Slowly but surely I can see the vision developed by Tomorrow’s Company from 1995 becoming the mainstream in terms of how everyone talks about the issues.
Talk is one thing. How about their actions? In the discussion I cited the case of the board and senior management of Lloyds ignoring the report on the HBOS Reading scandal. And how RBS had acted with the Global Restructuring Group. In both cases a division or section of a major bank deliberately set about asset stripping vulnerable clients for the sake of profits or personal gain. It’s all very well talking about the importance of trust but the action or inaction of these boards cannot be ducked. I would have been happier if this had been more widely acknowledged by the panel, rather than treated as ‘exceptional events’. Yes, I know that overall businesses can and must act as a huge force for good, but trust will never increase if these ‘exceptions’ are not acknowledged and condemned.
There is no doubt that business leaders feel trust is a problem. PWC survey CEOs globally every year. They started asking whether trust was an issue in 2002 just after Enron, and only 12% of CEOs thought that it was. By 2013, 37% worried that lack of trust in business would harm their company’s growth. By the end of 2016 the number had jumped to 58%.
Technology is a complicating factor, as Barry Melancon of AICPA pointed out in the debate. According to PWC, 69% of CEOs think that, in an increasingly digitalised world, it’s harder for businesses to gain – and retain – people’s trust. 87% of CEOs believe social media could have a negative impact on the level of trust in their industry over the next five years.
Yet business, however defined, is not alone in being mistrusted. The annual Edelman Trust monitor for 2017 pointed to a general erosion of trust globally that stretched across business, media, government and NGOs. Edelman then added:
‘53 percent of (UK)respondents believe the current overall system has failed them—it is unfair and offers little hope for the future—while only 15 percent believe it is working, and approximately one-third are uncertain.’
And globally it reported that:
‘With the fall of trust, the majority of respondents now lack full belief that the overall system is working for them. In this climate, people’s societal and economic concerns, including globalization, the pace of innovation and eroding social values, turn into fears, spurring the rise of populist actions now playing out in several Western-style democracies.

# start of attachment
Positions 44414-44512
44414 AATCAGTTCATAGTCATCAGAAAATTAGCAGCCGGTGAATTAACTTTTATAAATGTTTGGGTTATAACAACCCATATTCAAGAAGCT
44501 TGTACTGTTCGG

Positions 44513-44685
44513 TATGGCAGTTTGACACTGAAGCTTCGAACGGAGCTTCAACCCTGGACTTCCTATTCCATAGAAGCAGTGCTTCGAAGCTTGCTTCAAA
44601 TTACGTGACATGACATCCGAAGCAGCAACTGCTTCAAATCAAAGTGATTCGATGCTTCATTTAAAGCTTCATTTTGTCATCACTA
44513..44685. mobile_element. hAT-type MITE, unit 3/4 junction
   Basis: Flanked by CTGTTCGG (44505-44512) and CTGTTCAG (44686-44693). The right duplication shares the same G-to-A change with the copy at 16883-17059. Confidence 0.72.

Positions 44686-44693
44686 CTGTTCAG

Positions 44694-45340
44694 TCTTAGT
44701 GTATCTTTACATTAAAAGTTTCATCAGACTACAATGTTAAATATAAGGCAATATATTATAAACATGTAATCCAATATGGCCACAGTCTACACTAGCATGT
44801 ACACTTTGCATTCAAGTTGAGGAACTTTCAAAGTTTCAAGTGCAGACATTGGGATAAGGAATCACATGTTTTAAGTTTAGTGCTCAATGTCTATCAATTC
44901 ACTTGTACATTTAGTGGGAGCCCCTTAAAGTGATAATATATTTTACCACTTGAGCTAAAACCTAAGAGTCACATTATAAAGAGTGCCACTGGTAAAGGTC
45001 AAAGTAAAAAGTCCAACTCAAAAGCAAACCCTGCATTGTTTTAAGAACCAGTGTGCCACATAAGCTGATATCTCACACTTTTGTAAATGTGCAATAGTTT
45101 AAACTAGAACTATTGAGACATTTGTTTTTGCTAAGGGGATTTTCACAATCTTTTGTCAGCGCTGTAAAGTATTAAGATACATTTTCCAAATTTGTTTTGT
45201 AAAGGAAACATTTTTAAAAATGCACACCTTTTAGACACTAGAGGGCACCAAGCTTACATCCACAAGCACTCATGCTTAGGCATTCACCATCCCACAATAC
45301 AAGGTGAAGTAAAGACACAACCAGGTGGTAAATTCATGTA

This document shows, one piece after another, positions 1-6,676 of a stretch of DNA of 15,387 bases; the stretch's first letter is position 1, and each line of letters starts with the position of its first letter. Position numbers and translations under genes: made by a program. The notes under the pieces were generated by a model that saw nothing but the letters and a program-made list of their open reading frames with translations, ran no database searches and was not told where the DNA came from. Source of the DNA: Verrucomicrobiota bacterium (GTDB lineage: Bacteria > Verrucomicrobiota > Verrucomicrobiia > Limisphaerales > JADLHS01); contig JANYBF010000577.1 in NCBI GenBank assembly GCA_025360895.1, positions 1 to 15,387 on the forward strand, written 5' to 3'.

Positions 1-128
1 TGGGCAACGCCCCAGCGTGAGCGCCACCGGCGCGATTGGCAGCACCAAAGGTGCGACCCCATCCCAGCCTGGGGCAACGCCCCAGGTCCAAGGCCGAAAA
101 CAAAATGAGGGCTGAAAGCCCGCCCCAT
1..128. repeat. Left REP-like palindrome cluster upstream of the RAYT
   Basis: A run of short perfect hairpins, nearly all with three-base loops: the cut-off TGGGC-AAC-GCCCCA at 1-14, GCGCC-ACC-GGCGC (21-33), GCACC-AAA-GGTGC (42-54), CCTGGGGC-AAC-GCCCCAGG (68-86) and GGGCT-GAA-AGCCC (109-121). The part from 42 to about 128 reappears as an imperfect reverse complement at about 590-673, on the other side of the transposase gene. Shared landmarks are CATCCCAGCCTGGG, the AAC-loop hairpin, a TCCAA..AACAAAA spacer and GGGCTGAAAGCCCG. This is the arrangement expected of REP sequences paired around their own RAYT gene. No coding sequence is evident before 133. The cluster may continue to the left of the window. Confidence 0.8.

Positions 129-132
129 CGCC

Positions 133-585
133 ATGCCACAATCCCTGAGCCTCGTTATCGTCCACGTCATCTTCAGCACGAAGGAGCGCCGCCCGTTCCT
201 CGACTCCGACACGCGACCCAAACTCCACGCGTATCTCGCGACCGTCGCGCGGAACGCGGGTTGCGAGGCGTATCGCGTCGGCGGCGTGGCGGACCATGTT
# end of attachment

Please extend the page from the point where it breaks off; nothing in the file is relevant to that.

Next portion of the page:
‘To rebuild trust and restore faith in the system, institutions must step outside of their traditional roles and work toward a new, more integrated operating model that puts people — and the addressing of their fears — at the centre of everything they do.’
So, while we see a picture of mistrust and loss of faith in the system, and while support for protectionism and nationalism appears to be on the rise, there is also support for something else – for business to be a force for good. Edelman also reports that 75% of respondents globally agree with the statement that:
‘A company can take specific actions that both increase profits and improve the economic and social conditions in the community where it operates’.
Action to embed the right individual behaviours is important. Action to strengthen the focus of boards on these behaviours is important. But for the City of London, there is a bigger challenge: to change the rules, the incentives, and the patterns of ownership such that making money out of transactions stops being seen as an end in itself and starts being designed as a service to the economy and society. A stronger Stewardship Code; a Hippocratic Oath for bankers with offenders being disciplined or expelled from the profession. A proper alignment of the regulation of asset managers between FCA and FRC so that long term stewardship is rewarded and the rampant M&A and private equity opportunism is exposed and loses traction. Requiring asset managers to explain what they are paid and for what performance criteria A strengthening of the law on fiduciary duty so that asset owners only buy the services of short-termist asset managers when asked to do so by their clients. A transaction tax or other tax changes to favour holding over trading of shares.
These, and other ideas for promoting long term wealth creation, are the preconditions for restored trust in business.